Beyond FATHERS: “Impounded Fathers” Column by Edwidge Danticat
I’ve known my dad for more than half his life, and I can’t imagine a day of my life without him. Unfortunately, too many children grow up with little or no memories of their fathers. Belated thanks to Laila Lalami (who’s Hope and Other Dangerous Pursuits I enjoyed reading earlier this summer) for a link to author Edwidge Danticat’s New York Times Father’s Day op-ed piece on the horrific impact of current immigration reform on innocent immigrant parents and their American-born children. The loss of one or both parents to strangers who flash badges and offer no explanations must be terrifying enough; the years spent wondering why a parent has disappeared and whether or not he or she will return is a devastating sentence thousands of American-born children are now forced to serve.
Danticat, an American author who hails from Haiti and was separated from her own father for eight long years, calls the most recent impacted families “casualties of a Department of Homeland Security immigration crackdown cheekily titled Operation Return to Sender. The goals of the operation, begun last spring, were to increase the enforcement of immigration laws in the workplace and to catch and deport criminals. Many women and men who have no criminal records have found themselves in its cross hairs. More than 18,000 people have been deported since the operation began last year.”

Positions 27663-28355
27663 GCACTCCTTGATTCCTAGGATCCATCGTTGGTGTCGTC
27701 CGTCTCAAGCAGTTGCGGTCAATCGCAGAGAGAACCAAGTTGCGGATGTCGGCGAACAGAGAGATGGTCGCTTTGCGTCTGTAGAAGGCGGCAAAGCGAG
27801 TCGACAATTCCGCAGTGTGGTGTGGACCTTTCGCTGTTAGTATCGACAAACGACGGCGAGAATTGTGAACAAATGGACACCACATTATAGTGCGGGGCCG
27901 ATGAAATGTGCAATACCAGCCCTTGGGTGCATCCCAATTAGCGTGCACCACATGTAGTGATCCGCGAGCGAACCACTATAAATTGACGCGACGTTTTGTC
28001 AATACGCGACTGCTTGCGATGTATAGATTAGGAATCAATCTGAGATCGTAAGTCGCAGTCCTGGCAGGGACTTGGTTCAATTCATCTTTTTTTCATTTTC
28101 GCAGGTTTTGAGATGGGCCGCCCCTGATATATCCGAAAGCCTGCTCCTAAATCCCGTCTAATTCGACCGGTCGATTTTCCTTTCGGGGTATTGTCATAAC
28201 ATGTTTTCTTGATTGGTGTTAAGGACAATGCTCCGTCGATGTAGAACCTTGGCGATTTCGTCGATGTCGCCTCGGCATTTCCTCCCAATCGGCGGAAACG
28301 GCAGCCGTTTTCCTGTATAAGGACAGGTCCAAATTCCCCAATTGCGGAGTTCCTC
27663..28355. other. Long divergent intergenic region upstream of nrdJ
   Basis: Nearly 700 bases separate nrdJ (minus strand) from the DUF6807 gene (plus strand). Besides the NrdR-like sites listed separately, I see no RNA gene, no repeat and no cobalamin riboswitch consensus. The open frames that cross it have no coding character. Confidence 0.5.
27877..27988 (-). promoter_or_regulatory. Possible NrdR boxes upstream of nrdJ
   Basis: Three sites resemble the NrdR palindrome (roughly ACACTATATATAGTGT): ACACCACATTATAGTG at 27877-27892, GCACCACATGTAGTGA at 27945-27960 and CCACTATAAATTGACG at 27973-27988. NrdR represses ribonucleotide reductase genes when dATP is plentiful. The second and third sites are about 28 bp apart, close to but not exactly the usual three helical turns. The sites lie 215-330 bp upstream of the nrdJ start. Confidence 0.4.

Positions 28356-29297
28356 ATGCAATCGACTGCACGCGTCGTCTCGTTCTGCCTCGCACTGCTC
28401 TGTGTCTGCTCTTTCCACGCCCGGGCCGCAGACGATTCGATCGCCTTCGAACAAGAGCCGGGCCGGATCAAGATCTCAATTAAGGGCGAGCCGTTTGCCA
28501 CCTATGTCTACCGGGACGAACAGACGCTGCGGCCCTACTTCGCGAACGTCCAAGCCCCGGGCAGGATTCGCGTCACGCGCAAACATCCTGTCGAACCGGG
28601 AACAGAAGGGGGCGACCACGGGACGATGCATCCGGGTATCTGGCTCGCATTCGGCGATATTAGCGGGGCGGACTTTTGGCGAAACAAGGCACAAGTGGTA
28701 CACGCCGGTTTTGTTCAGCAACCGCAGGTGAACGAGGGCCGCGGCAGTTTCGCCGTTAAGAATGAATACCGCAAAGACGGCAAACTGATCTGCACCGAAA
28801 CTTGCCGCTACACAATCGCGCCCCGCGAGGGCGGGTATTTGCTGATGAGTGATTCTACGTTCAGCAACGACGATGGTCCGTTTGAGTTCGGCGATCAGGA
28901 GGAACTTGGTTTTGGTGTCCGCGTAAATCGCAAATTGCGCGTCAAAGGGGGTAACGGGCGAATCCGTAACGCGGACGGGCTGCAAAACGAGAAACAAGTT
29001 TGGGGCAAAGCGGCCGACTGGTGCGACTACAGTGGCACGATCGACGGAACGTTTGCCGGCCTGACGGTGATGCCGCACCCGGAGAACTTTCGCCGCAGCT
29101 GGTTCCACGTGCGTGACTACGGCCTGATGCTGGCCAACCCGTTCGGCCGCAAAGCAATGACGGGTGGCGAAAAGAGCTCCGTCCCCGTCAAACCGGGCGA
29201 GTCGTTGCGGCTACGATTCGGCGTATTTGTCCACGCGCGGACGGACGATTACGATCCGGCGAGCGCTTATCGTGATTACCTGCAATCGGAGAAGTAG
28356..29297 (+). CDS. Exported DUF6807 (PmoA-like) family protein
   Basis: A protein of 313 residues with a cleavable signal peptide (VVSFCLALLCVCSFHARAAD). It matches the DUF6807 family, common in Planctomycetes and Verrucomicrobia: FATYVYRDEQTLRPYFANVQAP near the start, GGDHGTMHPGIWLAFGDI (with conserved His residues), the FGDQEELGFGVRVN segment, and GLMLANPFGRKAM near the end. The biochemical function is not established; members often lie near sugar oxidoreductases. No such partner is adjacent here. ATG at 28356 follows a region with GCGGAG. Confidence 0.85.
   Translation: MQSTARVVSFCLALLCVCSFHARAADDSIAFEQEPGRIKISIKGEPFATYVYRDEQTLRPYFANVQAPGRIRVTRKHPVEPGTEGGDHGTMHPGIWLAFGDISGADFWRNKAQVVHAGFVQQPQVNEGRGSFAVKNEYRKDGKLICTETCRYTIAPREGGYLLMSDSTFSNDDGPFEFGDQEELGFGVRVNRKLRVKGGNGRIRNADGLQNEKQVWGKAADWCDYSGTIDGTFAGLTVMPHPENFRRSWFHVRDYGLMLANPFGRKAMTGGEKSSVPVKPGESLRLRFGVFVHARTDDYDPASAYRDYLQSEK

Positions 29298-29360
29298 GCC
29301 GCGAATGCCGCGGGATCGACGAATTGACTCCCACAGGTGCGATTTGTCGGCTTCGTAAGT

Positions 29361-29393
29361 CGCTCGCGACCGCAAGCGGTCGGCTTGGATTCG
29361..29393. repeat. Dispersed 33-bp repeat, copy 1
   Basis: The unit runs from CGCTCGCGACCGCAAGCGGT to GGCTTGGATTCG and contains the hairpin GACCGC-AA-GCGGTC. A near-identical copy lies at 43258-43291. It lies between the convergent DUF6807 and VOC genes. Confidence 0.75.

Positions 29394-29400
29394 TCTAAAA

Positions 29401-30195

Danticat notes that a bill introduced last year by Representative José E. Serrano, a Democrat from New York, “would allow immigration judges to take into consideration the fates of American-born children while reviewing their parents’ cases.” “The bill has gone nowhere,” Danticat writes, “while more and more American-citizen children continue to either lose their parents or their country.
“Where are our much-touted family values when it comes to these children?” she asks. In her plea I hear echoes of Laini Taylor’s solemn Fourth of July post: “This isn’t the country we want it to be. It’s not the country it’s supposed to be.”
All this is so easy to ignore when you’re surrounded by your own beloved family, isn’t it?
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